Facebook (NASDAQ:FB) is giving Android users a treat with a new interface that will be available for select smartphones starting next week.
Facebook Home is the social-networking website operator's bold bet that smartphones should be about people -- not apps. The new experience starts at a phone's very welcome screen. Users downloading the interface will see Facebook serving up recent friend snapshots and notifications with intuitive navigation and some nifty tools to boot.
This is the right move for Facebook. There has been chatter for a few years that the company would put out its own phone, but that strategy never made sense. Anyone remember Kin? It lasted only a few weeks on the market. No one wants to be locked to a platform, and Facebook is addressing that reality with this neat interface that can be undone as easily as it was to put into play.
Facebook is now about to become an even bigger part of the mobile experience.
Briefly in the news
And now let's take a quick look at some of the other stories that shaped our week.
- BlackBerry (NASDAQ:BBRY) has decided to shut down its BBM Music service. The platform gave BlackBerry owners a catalog of tunes that grew virally as more people signed up for the $5-a-month plan. Once again, a smartphone company missed the point in social music.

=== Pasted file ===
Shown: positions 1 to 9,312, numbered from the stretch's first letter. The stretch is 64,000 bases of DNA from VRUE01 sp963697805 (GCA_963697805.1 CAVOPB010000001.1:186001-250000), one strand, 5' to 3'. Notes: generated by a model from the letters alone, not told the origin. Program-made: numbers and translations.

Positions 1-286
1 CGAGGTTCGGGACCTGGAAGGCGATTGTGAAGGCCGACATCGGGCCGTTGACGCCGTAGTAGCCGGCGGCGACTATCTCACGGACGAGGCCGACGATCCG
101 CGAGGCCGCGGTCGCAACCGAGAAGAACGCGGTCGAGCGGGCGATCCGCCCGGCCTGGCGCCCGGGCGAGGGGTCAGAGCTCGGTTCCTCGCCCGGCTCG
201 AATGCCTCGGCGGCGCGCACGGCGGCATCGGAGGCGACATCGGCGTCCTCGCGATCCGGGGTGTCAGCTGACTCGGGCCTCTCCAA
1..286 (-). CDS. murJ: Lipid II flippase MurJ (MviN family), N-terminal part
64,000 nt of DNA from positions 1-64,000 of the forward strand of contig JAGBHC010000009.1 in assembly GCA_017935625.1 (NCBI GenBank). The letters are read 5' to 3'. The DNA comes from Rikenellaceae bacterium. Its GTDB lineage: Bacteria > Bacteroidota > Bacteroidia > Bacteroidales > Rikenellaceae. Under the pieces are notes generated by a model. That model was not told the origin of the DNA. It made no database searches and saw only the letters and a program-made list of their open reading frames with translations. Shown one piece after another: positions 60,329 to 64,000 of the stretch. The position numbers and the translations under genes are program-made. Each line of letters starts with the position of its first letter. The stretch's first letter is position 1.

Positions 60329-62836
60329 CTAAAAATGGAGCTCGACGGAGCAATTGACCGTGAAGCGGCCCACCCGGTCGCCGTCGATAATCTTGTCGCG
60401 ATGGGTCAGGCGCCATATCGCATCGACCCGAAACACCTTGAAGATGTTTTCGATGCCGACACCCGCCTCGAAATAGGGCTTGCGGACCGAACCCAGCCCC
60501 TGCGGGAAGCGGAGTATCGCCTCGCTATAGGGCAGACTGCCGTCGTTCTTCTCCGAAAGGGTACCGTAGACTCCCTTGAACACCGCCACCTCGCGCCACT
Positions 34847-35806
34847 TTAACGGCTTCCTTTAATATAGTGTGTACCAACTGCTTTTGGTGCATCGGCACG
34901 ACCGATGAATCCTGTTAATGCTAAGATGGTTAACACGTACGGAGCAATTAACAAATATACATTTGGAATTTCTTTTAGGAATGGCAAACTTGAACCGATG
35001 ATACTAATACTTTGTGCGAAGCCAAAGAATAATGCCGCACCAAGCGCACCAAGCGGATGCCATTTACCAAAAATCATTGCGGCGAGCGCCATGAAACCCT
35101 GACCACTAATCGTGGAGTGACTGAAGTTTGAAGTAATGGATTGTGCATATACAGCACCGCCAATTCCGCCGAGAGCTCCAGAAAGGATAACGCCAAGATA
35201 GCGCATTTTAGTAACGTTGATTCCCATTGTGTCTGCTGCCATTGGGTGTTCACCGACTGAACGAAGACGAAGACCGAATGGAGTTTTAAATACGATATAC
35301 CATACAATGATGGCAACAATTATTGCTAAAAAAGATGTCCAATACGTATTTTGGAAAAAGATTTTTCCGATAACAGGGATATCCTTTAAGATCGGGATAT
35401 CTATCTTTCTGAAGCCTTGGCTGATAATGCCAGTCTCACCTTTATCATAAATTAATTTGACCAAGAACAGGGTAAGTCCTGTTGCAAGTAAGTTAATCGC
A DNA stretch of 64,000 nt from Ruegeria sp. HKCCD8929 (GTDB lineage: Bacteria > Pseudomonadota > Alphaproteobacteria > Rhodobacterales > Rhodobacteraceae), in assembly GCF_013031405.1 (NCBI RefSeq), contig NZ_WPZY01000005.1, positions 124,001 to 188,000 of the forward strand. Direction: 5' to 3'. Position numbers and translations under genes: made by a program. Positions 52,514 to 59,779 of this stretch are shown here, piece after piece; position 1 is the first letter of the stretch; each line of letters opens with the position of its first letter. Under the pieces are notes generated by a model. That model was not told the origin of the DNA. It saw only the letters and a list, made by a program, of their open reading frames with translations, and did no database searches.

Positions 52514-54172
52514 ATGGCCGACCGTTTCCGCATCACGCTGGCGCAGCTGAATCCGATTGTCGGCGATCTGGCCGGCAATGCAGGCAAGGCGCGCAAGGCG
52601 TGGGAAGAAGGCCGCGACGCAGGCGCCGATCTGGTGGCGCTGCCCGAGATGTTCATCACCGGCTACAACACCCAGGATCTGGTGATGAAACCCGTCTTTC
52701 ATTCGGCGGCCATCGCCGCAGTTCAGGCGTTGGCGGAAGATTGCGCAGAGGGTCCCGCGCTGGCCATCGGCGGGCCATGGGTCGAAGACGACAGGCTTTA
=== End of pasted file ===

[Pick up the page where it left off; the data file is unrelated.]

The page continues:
- Apple (NASDAQ:AAPL) CEO Tim Cook apologized for the company's poorly communicated warranty practices in China. Since China is Apple's largest market outside the U.S., it's more important to save sales than to save face.
- Zynga (NASDAQ:ZNGA) is ready to bet on a new revenue stream. Its partnership with an overseas partner for real-money wagering in the U.K. became a reality this week. Zynga-themed slots, poker, blackjack, and roulette will now help Zynga diversify from its meandering social- and casual-gaming business. The house always wins, but does that also apply to the FarmVille barn?
Longtime Fool contributor Rick Munarriz has no position in any stocks mentioned. The Motley Fool recommends and owns shares of Apple and Facebook. Try any of our Foolish newsletter services free for 30 days. We Fools don't all hold the same opinions, but we all believe that considering a diverse range of insights makes us better investors. The Motley Fool has a disclosure policy.